In this Episode
Hundreds of sewing machines rattle and hiss “Sing like an American” explores the industrial soundscape that shaped the identities of young factory workers in early twentieth century New York. Bessie Rogarshevsky lived at 97 Orchard Street, and in 1910 was working as sewing machine operator. We wanted to know what her life, and the lives of young women like her, sounded like. To figure that out, we reached out to musicologist Sarah Tomasewski and Fire in my Mouth composer Julia Wolfe.
We talked to:
Sarah Tomasewski (Photo: left) was both interviewed by Brendan for this episode and conducted the interview of composer Julia Wolfe. She is an Educator at the Tenement Museum and has a PhD in Musicology from Case Western Reserve University in West Virginia. Her dissertation focused on New York’s music scene from 1845 to 1891. She also created the Tenement Museum’s Sounds of the Tenement program.
Julia Wolfe (Photo: right) is a 2016 MacArthur Fellow and was a recipient of a 2015 Herb Alpert Award in Music. She is on faculty at the NYU Steinhardt School and is co-founder/co-artistic director of New York’s legendary music collective Bang on a Can. In January 2019, the New York Philharmonic premiered Fire in my mouth, Wolfe’s large-scale work for orchestra and women’s chorus, continuing her interest in American labor history with the subject of women in New York’s garment industry at the turn of the century.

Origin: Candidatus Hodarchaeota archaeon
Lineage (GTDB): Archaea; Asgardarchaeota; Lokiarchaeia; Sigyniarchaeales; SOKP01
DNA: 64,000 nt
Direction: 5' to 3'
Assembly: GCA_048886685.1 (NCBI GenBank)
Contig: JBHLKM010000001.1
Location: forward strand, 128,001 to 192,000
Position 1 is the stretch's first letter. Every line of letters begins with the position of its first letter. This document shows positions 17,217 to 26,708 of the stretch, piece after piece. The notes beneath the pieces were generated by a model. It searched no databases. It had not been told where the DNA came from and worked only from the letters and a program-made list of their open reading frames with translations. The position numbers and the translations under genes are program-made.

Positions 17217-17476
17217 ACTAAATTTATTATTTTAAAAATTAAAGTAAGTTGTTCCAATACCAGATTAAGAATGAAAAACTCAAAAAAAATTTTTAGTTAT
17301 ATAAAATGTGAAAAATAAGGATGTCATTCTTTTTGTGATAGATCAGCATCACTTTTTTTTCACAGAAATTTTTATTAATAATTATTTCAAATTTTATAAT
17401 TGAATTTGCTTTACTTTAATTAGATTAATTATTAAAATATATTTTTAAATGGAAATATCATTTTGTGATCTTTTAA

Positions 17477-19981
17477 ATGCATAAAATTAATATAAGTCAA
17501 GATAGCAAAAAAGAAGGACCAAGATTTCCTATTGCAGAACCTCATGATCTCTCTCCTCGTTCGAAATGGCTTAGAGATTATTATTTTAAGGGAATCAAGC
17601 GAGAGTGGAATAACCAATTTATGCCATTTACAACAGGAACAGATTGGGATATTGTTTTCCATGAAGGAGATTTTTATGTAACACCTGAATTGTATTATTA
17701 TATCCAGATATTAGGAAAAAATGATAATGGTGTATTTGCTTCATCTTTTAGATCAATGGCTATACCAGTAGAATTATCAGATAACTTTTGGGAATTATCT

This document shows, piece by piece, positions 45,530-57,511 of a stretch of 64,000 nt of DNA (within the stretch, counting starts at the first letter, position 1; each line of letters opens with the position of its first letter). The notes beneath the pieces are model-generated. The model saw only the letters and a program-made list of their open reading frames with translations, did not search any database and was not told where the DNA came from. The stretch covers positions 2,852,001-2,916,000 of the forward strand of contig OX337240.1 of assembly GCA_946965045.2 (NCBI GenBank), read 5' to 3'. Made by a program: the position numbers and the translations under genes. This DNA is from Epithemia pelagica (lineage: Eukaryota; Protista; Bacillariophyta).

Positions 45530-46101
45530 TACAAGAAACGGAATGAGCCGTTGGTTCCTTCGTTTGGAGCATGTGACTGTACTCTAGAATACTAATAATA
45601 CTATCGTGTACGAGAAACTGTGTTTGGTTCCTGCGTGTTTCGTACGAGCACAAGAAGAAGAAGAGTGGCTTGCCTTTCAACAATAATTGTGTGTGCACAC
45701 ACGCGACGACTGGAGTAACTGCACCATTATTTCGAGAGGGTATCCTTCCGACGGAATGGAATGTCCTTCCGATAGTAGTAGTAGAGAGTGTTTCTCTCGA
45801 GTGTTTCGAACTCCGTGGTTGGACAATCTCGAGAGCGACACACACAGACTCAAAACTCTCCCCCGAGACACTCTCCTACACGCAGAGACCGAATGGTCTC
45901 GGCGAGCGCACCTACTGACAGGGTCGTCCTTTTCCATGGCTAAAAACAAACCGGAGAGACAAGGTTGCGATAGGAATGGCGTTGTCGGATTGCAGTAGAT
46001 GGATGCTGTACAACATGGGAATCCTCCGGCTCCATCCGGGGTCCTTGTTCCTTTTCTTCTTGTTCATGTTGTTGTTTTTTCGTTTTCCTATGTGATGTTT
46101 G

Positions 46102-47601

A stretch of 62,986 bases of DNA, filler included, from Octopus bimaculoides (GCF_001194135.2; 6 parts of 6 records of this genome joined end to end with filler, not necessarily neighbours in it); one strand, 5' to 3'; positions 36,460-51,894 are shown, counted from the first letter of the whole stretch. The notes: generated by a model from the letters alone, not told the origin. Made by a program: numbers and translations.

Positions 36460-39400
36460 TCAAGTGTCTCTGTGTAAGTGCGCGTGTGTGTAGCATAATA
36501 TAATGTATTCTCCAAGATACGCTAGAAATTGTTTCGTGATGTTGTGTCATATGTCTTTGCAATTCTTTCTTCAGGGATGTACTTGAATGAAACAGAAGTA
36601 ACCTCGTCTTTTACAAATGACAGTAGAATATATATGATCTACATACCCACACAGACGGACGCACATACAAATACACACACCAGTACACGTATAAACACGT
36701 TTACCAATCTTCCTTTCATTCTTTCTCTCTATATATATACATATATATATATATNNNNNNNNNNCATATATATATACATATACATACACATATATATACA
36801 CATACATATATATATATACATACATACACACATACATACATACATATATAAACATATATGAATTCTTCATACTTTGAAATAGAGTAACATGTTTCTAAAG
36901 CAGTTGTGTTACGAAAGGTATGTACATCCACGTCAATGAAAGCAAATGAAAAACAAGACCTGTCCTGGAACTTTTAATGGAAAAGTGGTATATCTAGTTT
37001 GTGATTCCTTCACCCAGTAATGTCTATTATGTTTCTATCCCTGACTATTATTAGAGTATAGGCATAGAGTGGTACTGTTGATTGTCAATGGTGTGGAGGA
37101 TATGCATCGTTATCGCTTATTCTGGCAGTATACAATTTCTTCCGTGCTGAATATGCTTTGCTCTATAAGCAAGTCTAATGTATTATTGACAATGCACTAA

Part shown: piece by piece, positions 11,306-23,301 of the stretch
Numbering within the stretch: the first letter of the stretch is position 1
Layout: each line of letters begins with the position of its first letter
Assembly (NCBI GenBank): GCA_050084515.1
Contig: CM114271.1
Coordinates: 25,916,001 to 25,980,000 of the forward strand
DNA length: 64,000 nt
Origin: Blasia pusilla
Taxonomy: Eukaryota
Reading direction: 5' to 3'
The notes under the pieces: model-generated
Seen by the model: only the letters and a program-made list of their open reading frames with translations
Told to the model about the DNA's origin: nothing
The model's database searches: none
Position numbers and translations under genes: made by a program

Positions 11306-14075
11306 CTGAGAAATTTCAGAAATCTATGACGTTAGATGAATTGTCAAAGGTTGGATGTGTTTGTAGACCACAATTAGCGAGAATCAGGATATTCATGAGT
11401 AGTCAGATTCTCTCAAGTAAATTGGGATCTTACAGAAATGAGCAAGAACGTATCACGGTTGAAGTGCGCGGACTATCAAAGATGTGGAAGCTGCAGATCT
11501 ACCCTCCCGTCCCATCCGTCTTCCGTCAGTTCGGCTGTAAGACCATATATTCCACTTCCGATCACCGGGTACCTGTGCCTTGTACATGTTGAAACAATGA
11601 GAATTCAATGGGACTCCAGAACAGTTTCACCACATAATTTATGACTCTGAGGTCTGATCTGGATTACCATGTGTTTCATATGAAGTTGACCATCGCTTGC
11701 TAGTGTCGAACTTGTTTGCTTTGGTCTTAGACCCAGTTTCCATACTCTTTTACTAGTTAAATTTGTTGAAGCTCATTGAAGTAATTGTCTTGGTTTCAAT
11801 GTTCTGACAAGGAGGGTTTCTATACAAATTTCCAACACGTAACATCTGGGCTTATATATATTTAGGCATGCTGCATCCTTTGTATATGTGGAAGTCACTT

We featured the family story of:
In this episode we share the story of Bessie Rogarshevksy, and talk about what the soundscape of her life might have been. Bessie immigrated to the United States with her parents and three siblings from Telsh, Lithuania. The family arrived in the Lower East Side of Manhattan in 1901. Bessie, the second oldest, was just seven years old. Sometime between 1907 and 1910, the family moved into 97 Orchard Street. Bessie spent her teenage years there, surrounded by the sounds of her neighbors. The 1910 census shows us that Bessie worked in a ladies’ shirtwaist factory as a sewing machine operator. Although the Lower East Side was the center of the garment industry for many years, by 1910 most of the large electrified factories were located outside of the neighborhood. We don’t know which factory Bessie worked in, but we know it was not the Triangle Shirtwaist Factory.
Bessie Rogarshevsky as an adult posing with her children.
Corner of Orchard and Rivington c. 1915. Bessie Rogarshevsky would have rounded this corner on her way to the closest elevated train stop, located a block to the west on Rivington and Allen.
On March 25th, 1911, the Triangle Factory caught fire. 146 workers, many of them young Jewish women like Bessie, lost their lives. Bessie was not in this factory, but she could not have avoided the grief that swept New York City and the Lower East Side.
Garment Factory, 1910. This is an image depicting a factory similar to one Bessie Rogarshevsky might have worked in. Notice the rows of women sitting at sewing machines and consider just how loud it would have been when all of them were running at one time.
Additional Video Content
Where we got our information:
Both Sarah and Julia cited several books in their interviews, and although those titles didn’t make it into our edited version, you can find more information on them here:
Selling Sounds: The Commercial Revolution in American Music by David Suisman
Cheap Amusements: Working Women and Leisure in Turn-of-the-Century New York by Kathy Peiss
Tenement Songs: The Popular Music of the Jewish Immigrants by Mark Slobin
Ladies of Labor, Girls of Adventure: Working Women, Popular Culture and Labor Politics at the Turn of the Twentieth Century by Nan Enstad
The Triangle Fire by Leon Stein